Extortion is a white-collar crime that happens when someone coerces another person or institution to give up money, property, or services. In the 1930s, mobs or gangsters such as Al Capone would extort store owners and other individuals. He would force them to pay him money to earn protection from his gang. Another example of extortion happens when a person blackmails a victim into keeping him or her from making potentially embarrassing information from becoming public.
A new area of extortion, crypto-based extortion, is on the rise. In crypto-extortion, people use bots to "ransom" other individuals. Hackers dig up potentially embarrassing photos or the information and tell the owner that they must pay them money, or they will release the images online. Experts expect the prevalence of crypto-extortion to increase as extortionists continue to make significant amounts of money.
Embezzlement can occur at all income levels and in many different industries. Embezzlement occurs when someone an employer trusts to handle their money misappropriates funds for his or her gain. For example, an employee might take money out of the cash box regularly and keep it. Embezzlement schemes range from the simple stealing of cash to elaborate, complex schemes to embezzle from employers. When politicians spend their campaign funds on their personal expenses, such as on a home or vacation, they are engaging in embezzlement.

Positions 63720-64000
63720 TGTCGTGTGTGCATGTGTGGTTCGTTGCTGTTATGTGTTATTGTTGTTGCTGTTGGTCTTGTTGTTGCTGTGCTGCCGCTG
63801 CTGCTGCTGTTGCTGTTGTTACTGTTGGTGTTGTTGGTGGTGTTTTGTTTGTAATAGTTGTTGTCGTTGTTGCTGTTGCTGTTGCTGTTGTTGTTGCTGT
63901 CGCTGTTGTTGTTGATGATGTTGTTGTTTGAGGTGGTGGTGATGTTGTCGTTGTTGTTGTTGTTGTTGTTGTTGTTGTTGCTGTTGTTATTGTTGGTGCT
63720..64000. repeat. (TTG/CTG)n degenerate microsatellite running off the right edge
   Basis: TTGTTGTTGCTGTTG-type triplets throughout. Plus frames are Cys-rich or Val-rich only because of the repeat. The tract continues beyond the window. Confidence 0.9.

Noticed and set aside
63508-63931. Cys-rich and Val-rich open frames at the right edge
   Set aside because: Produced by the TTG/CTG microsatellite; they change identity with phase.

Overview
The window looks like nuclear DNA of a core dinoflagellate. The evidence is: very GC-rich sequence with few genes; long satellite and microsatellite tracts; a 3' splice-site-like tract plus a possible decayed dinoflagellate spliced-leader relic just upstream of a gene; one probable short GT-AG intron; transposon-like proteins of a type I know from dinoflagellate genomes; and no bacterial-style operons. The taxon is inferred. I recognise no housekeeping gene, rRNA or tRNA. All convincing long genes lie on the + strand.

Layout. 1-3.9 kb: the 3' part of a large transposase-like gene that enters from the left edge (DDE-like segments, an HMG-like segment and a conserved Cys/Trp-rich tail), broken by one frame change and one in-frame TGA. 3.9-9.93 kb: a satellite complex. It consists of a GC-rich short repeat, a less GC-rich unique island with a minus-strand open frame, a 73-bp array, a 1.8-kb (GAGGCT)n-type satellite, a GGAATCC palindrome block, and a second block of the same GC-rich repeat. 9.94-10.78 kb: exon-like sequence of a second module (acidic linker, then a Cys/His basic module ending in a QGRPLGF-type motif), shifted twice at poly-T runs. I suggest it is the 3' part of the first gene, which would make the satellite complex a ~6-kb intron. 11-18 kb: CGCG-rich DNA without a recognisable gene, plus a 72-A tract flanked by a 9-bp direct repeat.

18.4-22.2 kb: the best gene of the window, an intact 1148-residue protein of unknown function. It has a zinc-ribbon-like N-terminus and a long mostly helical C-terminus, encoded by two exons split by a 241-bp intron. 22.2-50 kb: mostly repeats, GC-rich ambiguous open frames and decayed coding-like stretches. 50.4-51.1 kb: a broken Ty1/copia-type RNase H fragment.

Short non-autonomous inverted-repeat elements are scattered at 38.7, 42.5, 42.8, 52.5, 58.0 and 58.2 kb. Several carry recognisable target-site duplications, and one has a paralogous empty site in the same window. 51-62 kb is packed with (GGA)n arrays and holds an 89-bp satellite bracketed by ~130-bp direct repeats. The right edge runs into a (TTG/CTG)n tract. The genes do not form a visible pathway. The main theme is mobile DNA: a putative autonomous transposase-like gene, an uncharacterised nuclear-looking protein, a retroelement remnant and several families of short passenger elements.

Even mid-sized companies can suffer from embezzlement. A woman in Iowa allegedly ran a multi-year embezzlement scheme at a car dealership at which she was employed. The woman admitted to a police officer that she had been using the car dealership's checking account to funnel money to herself. She used the embezzled money to pay her credit card bills. She allegedly embezzled nearly $300,000 in funds during four years.
How Common are White-Collar Crime Prosecutions?
The number of criminal cases for white-collar crimes brought by federal prosecutors has dropped significantly. New data shows that the number of white-collar crime prosecutions is at an all-time low for the last 33 years. Data collected by Transactional Records Access Clearinghouse, a research center at Syracuse University shows that in the fiscal year of 2019, which ended on September 30, 3% of the 170,487 cases brought by federal prosecutors involved white-collar crimes. Columbia University Law School Professor notes that public outcry for corporate wrongdoing has dropped in recent years.
Charged with a White-Collar Crime? We can Help
While the number of prosecutions may have decreased, the consequences for a white-collar crime conviction have not. If you have been accused of white-collar crime, time is of the essence. It is essential that you hire a team of attorneys that can assertively represent you throughout the criminal process. Contact the Chicago criminal defense law firm of Howard J. Wise & Associates today to schedule your free case evaluation.